The Austin-based organization reported 115 entrepreneurs applied for the contest, which is aimed at improving or solving a wide range of food system issues. Of the 24 finalists, six are from Texas including four from Austin and two from Texas A&M at College Station.
The local finalists include:
BENTO + PICNIC, a healthy local lunch from Austin’s chef-owned bento chop offering healthy, ready to eat lunches made from local, seasonal ingredients.
Crickers, crackers made from cricket flour. This Austin-based startup wants to normalize the consumption of insects in the U.S. as a sustainable protein alternative.
Eat at Home, a startup led by a team of students at the University of Texas at Austin, is a marketplace, website and mobile app, which connects people looking for homemade foods with people passionate for cooking.
Tastegraphy, an Austin-based startup created an app, Tasty, that aggregates data on a person’s food likes, dislikes and dietary restrictions to recommend restaurant dishes at eateries they would most enjoy.
Go Fresh!, a startup founded by Texas A&M student McCalley Cunningham. It is focused on helping businesses and households decrease food waste.
Regrub, a Texas A&M student led team that is tackling the $161.6 billion problem of food waste in the U.S. The company has developed a waste management kit that uses solider flies to turn food waste into fertilizer.
Other finalists include:
Garbage to Garden of Portland, Maine aims to combat chronic soil erosion by collecting organic compost, via a garbage and recycling collection service, from households, businesses and schools.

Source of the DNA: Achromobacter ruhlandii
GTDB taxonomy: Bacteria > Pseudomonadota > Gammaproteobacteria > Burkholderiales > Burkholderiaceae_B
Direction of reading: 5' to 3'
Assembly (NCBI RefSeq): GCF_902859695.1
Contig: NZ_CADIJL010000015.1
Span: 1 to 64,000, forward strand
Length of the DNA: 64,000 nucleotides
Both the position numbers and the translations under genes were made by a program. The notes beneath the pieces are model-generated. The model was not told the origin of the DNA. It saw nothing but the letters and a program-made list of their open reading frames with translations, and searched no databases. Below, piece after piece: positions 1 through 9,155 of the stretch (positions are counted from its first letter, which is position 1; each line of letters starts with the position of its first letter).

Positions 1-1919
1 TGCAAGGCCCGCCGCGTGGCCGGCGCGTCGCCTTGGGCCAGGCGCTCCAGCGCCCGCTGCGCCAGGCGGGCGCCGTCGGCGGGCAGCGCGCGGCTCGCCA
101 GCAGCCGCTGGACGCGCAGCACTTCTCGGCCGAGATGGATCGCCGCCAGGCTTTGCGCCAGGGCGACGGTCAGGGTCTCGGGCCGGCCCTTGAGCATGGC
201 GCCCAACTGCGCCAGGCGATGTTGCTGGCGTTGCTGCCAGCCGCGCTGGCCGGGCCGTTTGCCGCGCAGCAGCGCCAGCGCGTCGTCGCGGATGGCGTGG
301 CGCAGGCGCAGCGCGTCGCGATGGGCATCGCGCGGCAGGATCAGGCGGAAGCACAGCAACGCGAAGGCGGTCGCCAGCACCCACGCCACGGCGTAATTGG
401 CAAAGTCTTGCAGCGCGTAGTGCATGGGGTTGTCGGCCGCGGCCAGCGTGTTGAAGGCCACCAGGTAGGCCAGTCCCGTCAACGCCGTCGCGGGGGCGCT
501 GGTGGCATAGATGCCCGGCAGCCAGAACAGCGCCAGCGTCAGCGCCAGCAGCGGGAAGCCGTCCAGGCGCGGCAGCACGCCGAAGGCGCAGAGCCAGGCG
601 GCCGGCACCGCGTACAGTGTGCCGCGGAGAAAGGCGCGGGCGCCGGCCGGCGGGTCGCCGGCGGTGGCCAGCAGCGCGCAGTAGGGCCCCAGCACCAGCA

47farms which seeks to connect large food sellers and distributors with local growers and suppliers in order reduce the distance that food travels between farms and consumers.
The Food+City Challenge Prize is focused on identifying and encouraging startup businesses, products and processes to provide new solutions addressing food problems globally.
“This is a great lineup, and we’re excited to see this year’s participation expand well beyond the United States to include the United Kingdom, Israel, Uganda, Zimbabwe and Colombia,” Robyn Metcalfe, director of Food+City, said in a news release. “A wide range of startups include urban vertical farming, commercial kitchen sharing, and curbside composting. We also saw an increase in food delivery services and waste reduction business models.”
The next step is the finalists work with industry mentors on their business plans and prototypes for the next three months. Then the winning teams will be announced on Feb. 6th at a public showcase and pitch contest at the University of Texas at Austin.